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The horror genre is home to some of the finest video games in history. From Resident Evil and Silent Hill, to F.E.A.R. and Little Nightmares, there’s something about being scared by a video game that stands above all. But there is something even better: beating a horror game quickly.
The joy of playing through 2019’s Resident Evil 2 for the first time was a special moment for many of us. Meeting the Tyrant in the RPD is just one of the incredible moments it executes so well, but RE2 comes into its own when you know what’s coming. The real peak horror game enjoyment isn’t the surprise factor. Instead, it’s when you find the fastest route through its most demanding moments.
Watch our interview with a Resident Evil speedrunner here:
Watching Mr. X swing and miss Claire Redfield because you’ve manipulated the AI through specific camera movement delivers a more compelling feeling, because it requires you to see beyond the surface-level horror to the true fear of Resident Evil 2: making a mistake when the stakes are high.
To beat RE2 in under an hour requires skill, patience, technique, and not using typewriters. Put the game on Hardcore difficulty, and that last bit adds real fear to the mix. The prospect of being downed by William Birkin is more threatening when death takes you back to the opening cutscene.
Then there’s the satisfaction of everything coming off at once to make a perfect speedrun. The combination of optimised movement, “blessed RNG” (random number generators going your way), and that general sense of luck that you can’t put your finger on. These elements shine so much more in a horror game than any other kind of speedrun because of the mix of visual terror and cutthroat gameplay mechanics.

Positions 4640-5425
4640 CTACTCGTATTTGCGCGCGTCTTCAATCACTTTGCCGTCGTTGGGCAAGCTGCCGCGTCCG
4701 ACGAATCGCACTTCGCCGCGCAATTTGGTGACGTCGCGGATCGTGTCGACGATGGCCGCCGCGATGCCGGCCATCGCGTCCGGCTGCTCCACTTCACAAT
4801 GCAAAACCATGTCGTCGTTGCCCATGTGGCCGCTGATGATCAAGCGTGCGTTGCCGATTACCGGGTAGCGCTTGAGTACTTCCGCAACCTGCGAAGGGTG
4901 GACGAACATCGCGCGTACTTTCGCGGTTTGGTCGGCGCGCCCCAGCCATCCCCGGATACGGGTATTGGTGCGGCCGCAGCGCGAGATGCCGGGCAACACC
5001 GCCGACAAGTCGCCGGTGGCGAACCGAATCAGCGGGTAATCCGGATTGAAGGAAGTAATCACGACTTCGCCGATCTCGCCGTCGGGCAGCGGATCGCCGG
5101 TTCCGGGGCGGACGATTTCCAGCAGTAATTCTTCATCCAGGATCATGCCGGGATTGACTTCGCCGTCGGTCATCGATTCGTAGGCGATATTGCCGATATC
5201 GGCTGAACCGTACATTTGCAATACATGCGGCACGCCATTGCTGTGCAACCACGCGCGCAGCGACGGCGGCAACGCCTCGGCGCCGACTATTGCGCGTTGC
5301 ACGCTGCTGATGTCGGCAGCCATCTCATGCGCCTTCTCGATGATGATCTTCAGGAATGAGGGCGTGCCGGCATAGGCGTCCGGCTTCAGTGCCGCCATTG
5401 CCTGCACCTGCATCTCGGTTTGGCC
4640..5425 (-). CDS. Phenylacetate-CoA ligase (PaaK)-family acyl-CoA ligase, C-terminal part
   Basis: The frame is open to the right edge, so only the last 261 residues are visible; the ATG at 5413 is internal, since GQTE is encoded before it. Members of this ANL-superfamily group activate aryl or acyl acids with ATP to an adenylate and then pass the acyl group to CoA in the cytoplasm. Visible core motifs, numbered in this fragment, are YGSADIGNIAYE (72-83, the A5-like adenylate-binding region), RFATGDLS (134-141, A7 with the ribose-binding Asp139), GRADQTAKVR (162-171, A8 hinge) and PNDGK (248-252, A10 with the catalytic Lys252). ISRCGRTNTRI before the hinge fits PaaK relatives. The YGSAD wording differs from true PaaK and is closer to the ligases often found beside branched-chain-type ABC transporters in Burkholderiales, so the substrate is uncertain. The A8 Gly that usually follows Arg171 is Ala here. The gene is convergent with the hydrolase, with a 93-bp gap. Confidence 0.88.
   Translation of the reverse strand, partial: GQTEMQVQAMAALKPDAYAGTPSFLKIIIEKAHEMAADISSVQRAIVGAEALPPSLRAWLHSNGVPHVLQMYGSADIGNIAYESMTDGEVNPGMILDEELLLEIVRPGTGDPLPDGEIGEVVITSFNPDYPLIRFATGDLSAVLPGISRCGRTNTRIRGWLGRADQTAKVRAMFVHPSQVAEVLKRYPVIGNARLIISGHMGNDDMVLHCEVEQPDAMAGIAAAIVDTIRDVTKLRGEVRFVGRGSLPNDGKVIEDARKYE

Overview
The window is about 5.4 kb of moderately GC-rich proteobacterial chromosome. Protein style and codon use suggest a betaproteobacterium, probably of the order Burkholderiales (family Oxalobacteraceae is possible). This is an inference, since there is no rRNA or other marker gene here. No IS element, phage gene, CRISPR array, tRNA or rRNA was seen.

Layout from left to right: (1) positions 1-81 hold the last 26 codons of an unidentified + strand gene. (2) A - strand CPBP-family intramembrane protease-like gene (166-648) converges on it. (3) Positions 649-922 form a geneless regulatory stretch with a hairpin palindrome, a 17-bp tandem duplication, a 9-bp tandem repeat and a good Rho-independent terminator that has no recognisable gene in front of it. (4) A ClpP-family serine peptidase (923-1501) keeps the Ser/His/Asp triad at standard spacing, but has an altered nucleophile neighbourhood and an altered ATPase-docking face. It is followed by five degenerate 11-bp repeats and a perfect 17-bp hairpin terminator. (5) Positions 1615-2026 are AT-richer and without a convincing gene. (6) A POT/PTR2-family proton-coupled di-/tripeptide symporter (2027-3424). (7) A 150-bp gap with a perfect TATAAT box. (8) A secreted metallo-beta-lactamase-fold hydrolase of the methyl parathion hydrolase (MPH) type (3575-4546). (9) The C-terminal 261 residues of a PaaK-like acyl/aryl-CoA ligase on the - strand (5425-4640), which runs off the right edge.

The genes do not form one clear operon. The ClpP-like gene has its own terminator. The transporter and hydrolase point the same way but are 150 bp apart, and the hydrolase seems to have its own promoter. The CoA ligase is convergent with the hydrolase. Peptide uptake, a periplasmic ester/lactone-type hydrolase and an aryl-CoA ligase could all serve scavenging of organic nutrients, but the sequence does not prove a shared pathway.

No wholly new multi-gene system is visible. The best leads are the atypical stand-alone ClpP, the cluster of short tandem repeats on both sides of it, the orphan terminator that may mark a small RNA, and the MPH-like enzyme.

Getting caught by the teacher in Little Nightmares II isn’t so bad when you’re not fussed about speed because you simply reset the area. However, when you’re against the clock, the pulsating sensation of narrowly avoiding her line of sight is an uncanny thrill.
Almost any boss fight in Bloodborne can generate overwhelming anxiety, but adding a sense of urgency to the experience heightens the tension beyond belief. The fear of dying to Micolash and having to hear him repeat his nightmare monologue when you’re trying to be as fast as possible creates a whole new level of fear. (Seriously, Micolash, shut up).
This is not to say that speedrunning games from other genres isn’t fun because we all know that would be a lie. Just look at the devoted community for Elden Ring and its many categories. Wider still, look at the schedule for any Games Done Quick event.
The difference is, horror titles start off with tense scenarios, so the inclusion of an overbearing sense of time limit is a welcome elevation. In many ways, it’s an unofficial ‘hard mode’ for players who want something beyond a game’s intended options.
This notion that you have to beat the game and the clock simultaneously is perfectly suited to scarier games. Just look at Dead Rising, or even Majora’s Mask (as a relatively scary Zelda title). Both of these games have a foreboding clock, counting down to either success or failure. Only you can decide how that ends, ultimately.
Of course, speedrunning isn’t for everyone. But for those of us who want to see how fast we can tear through the story of Resident Evil Village, there is a degree of satisfaction to be gained here that is hard to replicate. A sense of outsmarting a game’s design in a way no developer would’ve intended.
I know this may sound arrogant or elitist, but it’s not about that. This isn’t about being better than anyone. Beating a horror game fast is about achieving something beyond the intended. It’s about enjoying the titles we love in a whole new way. What’s not to love about that?
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